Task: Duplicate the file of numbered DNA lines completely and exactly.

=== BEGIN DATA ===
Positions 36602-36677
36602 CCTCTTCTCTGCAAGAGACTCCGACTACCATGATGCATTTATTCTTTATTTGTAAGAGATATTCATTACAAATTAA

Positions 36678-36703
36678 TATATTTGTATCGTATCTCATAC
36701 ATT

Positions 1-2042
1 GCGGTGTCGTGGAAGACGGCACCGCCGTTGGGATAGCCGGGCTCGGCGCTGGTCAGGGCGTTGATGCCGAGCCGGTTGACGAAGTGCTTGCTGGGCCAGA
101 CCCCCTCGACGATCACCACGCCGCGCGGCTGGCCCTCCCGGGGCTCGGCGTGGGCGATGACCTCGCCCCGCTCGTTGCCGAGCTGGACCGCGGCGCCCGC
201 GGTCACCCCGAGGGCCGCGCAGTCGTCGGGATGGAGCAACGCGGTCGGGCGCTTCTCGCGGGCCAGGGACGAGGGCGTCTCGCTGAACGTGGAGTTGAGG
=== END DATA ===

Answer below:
Positions 36602-36677
36602 CCTCTTCTCTGCAAGAGACTCCGACTACCATGATGCATTTATTCTTTATTTGTAAGAGATATTCATTACAAATTAA

Positions 36678-36703
36678 TATATTTGTATCGTATCTCATAC
36701 ATT

Positions 1-2042
1 GCGGTGTCGTGGAAGACGGCACCGCCGTTGGGATAGCCGGGCTCGGCGCTGGTCAGGGCGTTGATGCCGAGCCGGTTGACGAAGTGCTTGCTGGGCCAGA
101 CCCCCTCGACGATCACCACGCCGCGCGGCTGGCCCTCCCGGGGCTCGGCGTGGGCGATGACCTCGCCCCGCTCGTTGCCGAGCTGGACCGCGGCGCCCGC
201 GGTCACCCCGAGGGCCGCGCAGTCGTCGGGATGGAGCAACGCGGTCGGGCGCTTCTCGCGGGCCAGGGACGAGGGCGTCTCGCTGAACGTGGAGTTGAGG